For years, almost since its very inception, the automotive sector developed with little or nothing to hinder its growth and success. Any adversity, such as the oil crisis of the early 1970s, was overcome relatively smoothly. The succession of innovations that saw automobiles evolve from the Ford Model T to the SUV did not, however, reduced their cost, making them the only “mass-market” product to distinguish themselves by becoming ever more expensive. Even so, price remained the main criterion that swayed the purchasing decisions of consumers.
Various constraints, not least those of an environmental nature in the broadest sense of the term, then gained more weight. Then the powers that be decided that electricity would be the sole energy source used in the cars of the future. And then, financial, economic and geopolitical crises came one after the other in what seemed like the blink of an eye. As car sales faltered, the automotive sector as a whole was thrown into doubt and came under unprecedented pressure.
As car sales faltered, the automotive sector as a whole was thrown into doubt and came under unprecedented pressure. This pressure has resulted in a plethora of new regulations being introduced over a very short space of time.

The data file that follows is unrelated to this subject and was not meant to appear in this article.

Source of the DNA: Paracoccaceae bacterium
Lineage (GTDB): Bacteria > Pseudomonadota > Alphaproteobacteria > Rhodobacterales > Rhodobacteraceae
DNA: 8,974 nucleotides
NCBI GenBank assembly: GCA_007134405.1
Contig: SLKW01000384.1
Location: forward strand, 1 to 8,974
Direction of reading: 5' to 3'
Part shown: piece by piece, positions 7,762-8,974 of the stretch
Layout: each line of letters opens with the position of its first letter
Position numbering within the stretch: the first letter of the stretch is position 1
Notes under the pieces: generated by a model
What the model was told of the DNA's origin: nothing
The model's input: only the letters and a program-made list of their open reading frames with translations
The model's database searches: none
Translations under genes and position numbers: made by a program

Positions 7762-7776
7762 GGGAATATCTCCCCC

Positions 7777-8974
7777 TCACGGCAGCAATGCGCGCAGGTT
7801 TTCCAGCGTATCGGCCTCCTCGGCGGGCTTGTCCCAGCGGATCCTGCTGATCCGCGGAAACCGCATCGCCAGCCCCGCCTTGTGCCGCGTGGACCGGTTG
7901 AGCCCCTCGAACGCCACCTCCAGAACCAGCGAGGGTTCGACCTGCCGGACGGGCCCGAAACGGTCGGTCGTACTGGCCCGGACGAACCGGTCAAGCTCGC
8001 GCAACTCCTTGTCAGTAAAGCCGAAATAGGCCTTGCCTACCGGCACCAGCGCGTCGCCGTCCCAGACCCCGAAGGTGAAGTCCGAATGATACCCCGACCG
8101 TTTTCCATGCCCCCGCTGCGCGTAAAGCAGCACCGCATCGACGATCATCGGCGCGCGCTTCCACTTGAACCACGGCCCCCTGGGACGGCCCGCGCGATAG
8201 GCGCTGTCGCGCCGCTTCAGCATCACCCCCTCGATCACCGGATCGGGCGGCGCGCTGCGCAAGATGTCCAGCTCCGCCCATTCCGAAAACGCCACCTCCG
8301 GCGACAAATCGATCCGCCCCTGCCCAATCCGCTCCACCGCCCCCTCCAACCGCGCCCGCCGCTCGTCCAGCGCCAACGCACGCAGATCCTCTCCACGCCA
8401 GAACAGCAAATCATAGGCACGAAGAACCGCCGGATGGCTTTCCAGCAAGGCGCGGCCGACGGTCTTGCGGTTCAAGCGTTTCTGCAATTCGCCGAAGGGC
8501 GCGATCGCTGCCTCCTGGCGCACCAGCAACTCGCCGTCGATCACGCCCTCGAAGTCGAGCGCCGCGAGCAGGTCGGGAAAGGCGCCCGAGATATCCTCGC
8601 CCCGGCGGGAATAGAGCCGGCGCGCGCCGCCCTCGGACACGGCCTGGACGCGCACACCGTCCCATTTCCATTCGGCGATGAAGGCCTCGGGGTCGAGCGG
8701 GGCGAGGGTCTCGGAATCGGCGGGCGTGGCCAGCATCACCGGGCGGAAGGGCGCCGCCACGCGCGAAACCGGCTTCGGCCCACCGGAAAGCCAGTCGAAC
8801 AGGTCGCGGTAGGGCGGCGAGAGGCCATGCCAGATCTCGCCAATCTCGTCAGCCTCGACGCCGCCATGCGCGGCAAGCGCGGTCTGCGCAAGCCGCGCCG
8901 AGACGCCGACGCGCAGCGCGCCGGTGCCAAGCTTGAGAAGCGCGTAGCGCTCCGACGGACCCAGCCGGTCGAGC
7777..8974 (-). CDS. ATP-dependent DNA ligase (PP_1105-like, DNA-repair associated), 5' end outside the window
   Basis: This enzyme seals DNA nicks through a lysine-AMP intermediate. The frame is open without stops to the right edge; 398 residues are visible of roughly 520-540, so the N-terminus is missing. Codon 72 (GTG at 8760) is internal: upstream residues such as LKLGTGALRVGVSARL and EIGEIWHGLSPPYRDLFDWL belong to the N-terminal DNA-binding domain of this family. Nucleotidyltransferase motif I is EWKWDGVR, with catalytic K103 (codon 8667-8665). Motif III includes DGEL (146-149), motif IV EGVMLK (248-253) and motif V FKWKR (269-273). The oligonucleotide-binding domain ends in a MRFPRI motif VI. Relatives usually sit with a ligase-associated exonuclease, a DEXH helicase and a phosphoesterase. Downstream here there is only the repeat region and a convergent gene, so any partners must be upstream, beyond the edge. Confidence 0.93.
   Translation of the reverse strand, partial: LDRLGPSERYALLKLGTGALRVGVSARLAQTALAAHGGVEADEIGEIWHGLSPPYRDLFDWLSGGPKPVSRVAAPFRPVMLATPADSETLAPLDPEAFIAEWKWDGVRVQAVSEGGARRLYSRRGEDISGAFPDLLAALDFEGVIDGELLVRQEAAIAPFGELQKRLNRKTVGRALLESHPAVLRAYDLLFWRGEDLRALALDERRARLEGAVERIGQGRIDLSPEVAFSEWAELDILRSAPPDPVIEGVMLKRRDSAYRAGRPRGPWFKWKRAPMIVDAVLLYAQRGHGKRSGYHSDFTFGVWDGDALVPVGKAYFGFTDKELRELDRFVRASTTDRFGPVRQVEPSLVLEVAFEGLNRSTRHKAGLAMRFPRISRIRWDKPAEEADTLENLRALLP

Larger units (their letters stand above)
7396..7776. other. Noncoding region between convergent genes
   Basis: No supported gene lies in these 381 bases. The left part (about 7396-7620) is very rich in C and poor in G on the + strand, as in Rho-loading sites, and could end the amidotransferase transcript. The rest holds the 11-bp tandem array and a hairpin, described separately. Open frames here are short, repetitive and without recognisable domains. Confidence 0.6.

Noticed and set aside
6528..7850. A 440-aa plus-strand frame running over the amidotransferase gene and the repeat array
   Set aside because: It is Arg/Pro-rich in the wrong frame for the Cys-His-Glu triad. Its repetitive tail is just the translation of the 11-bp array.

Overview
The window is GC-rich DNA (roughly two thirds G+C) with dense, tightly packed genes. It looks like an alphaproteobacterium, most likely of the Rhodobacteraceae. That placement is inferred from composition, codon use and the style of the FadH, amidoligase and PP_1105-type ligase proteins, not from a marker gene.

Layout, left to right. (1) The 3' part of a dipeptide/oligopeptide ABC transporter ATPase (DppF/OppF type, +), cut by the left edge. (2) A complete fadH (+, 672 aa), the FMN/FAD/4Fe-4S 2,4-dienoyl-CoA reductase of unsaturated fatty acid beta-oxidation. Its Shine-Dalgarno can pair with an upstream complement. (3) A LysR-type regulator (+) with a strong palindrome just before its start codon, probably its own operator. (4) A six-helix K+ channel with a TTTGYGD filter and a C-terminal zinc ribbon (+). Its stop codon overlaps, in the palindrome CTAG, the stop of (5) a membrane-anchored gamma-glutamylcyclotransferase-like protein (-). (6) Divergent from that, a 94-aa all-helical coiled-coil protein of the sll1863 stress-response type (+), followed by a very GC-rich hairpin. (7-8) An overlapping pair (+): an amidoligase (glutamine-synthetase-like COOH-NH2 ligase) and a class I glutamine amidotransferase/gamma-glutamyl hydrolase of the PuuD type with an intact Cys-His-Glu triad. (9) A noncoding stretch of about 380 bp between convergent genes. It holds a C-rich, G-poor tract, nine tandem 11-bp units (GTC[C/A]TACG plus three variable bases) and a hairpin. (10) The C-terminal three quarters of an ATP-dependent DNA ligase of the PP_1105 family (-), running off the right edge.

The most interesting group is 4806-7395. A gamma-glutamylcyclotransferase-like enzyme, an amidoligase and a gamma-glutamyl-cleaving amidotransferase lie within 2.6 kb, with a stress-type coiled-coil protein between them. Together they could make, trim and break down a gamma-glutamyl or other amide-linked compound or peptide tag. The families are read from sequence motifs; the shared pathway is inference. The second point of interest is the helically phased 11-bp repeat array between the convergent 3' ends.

This pressure has resulted in a plethora of new regulations being introduced over a very short space of time. As part of our ongoing mission to make sense of the latest trends and identify the direction in which the automotive sector is heading, we thought it would be useful to look at the underlying reasons for what is undoubtedly a pivotal moment for the industry. Today, motorists are losing their points of reference and are no longer really sure which brand to go for, as they weigh up the value of switching to electric cars. Our use of the term “fog” is also a very topical metaphor for what is happening to our climate.
This Observatoire Cetelem 2024 once again reveals contrasting viewpoints, some surprising and some concerning. These will no doubt prompt a response among all automotive stakeholders, particularly the carmakers themselves. But if there is one thing that everyone will surely agree on, it is the need for this fog to clear as quickly as possible, so as not to be detrimental to us all.
Head of L’Observatoire Cetelem